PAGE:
Upcoming Changes with HIPAA 2019

The entire HIPAA Security Rule and uncover simple methods to comply and create policy.

The entire HIPAA Security Rule and uncover simple methods to comply and create policy.
The primary goal is to ensure everyone is well educated on what is myth and what is reality with this law, there is so much misleading information all over regarding the do’s and don’ts with HIPAA – I want to add clarity for compliance officers.

It will also address major changes under the Omnibus Rule and any other applicable updates for 2018.

Do you know all of the requirements of this enigmatic law? Are you abiding by them?

My goal is to make this extremely complex enigma known as “HIPAA” very easy to understand with a painless step by step approach to an otherwise harrowing task Times have changed and new laws are now in place concerning protected health information.

The best way to protect your practice or business and save yourself future headaches and possible litigation or Federal fines is to be proactive instead of reactive This once rarely enforced law has changed and you need to know what’s going on! Protect your practice or business!

These day’s trial attorney’s pose an even higher risk than the Federal government!

State laws are now in place increasing liability for patient remedies!

What factors might spurn a lawsuit or a HIPAA audit? are you doing these things?

We will be discussing 2019 changes taking place in Washington with the Health and Human Services regarding the enforcement of the HIPAA laws already on the books as well as some detailed discussions on the audit process and some current events regarding HIPAA cases (both in courtrooms and from live audits)

Instructor cover all these areas:

  • Study all 18 Standards and 44 Implementation Specifications of the regulations
  • Updates for 2019
  • Requirements of Compliance Officers
  • New definition of what constitutes protected health information
  • Real life litigated cases
  • BYOD
  • Portable devices
  • Business associates and the increased burden
  • Emailing of PHI
  • Texting of PHI
  • Federal Audit Process
  • HIPAA and suing – how this works
  • Risk Assessment
  • Best resources

Virtual Seminar on HIPAA Training for Compliance Officer

This 6-hour seminar will be addressing how practice/business managers (or compliance offers) need to get their HIPAA house in order before the imminent audits occur. It will also address major changes under the Omnibus Rule and any other applicable updates for 2018.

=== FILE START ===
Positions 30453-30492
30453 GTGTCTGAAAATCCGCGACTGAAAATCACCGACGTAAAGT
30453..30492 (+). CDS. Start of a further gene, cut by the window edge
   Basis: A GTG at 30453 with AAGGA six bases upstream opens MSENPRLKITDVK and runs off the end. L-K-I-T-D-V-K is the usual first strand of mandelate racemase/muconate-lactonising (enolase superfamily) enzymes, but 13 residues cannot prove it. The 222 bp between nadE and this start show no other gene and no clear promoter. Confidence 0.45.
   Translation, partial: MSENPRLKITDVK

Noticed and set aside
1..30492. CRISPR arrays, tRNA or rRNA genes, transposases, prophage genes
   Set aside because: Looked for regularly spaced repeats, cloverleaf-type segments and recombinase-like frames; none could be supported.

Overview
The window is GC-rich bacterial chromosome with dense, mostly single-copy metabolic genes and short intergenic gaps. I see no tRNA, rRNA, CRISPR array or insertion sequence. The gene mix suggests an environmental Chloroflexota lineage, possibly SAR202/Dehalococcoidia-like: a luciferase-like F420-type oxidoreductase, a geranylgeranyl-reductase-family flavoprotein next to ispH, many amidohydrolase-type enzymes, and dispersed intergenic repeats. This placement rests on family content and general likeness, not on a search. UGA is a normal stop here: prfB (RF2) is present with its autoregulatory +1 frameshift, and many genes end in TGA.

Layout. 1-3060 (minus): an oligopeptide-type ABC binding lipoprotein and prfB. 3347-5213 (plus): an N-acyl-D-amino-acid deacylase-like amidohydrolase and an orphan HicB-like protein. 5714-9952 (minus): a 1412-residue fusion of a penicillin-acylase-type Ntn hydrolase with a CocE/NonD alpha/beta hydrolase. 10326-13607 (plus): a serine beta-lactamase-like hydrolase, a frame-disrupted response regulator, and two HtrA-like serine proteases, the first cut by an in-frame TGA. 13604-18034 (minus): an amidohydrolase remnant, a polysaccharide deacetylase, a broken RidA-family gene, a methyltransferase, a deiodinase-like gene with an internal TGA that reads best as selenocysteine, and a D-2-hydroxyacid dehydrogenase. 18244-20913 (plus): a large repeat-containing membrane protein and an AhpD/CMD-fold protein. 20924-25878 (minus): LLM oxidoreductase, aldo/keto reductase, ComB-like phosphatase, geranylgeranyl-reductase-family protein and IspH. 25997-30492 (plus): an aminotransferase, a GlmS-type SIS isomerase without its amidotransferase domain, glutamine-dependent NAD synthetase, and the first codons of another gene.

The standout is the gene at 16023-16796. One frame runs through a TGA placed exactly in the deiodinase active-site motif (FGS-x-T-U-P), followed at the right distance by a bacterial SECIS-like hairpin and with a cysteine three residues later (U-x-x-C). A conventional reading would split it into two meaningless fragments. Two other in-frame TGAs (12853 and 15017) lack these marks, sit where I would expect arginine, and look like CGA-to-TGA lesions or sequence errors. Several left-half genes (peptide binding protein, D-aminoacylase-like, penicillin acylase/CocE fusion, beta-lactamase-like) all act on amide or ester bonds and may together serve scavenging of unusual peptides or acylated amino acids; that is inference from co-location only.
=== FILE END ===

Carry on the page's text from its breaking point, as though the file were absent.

Areas also covered will be texting, email, encryption, medical messaging, voice data and risk factors as they relate to IT.

The primary goal is to ensure everyone is well educated on what is myth and what is reality with this law, there is so much misleading information regarding the do’s and don’ts with HIPAA -I want to add clarity for compliance officers and what you guys need to do and how to best implement your HIPAA program based on over 18 years of personal experience working with Federal auditors, state auditors, and corporate auditors.

We will go through multiple scenarios that are commonly faced by compliance officers and how to manage these situations

I will also speak to real life litigated cases I have worked where HIPAA is being used to justify state cases of negligence -THIS IS BECOMING A HUGE RISK!

In addition, this course will cover the highest risk factors for being sued as well as being audited (these two items tend to go hand in hand).

Why you should attend

Join me in this in depth 6-hour seminar where we will get into the nitty-gritty about the roles and responsibilities of a HIPAA Compliance Officer.

Do you have an affective HIPAA compliance program? Do you know what needs to be done to satisfy the requirements?

New laws, funding, and enforcement mean increased risk for both business associates and covered entities – 2017 was a record year for enforcement and fines – 2018 will be no different.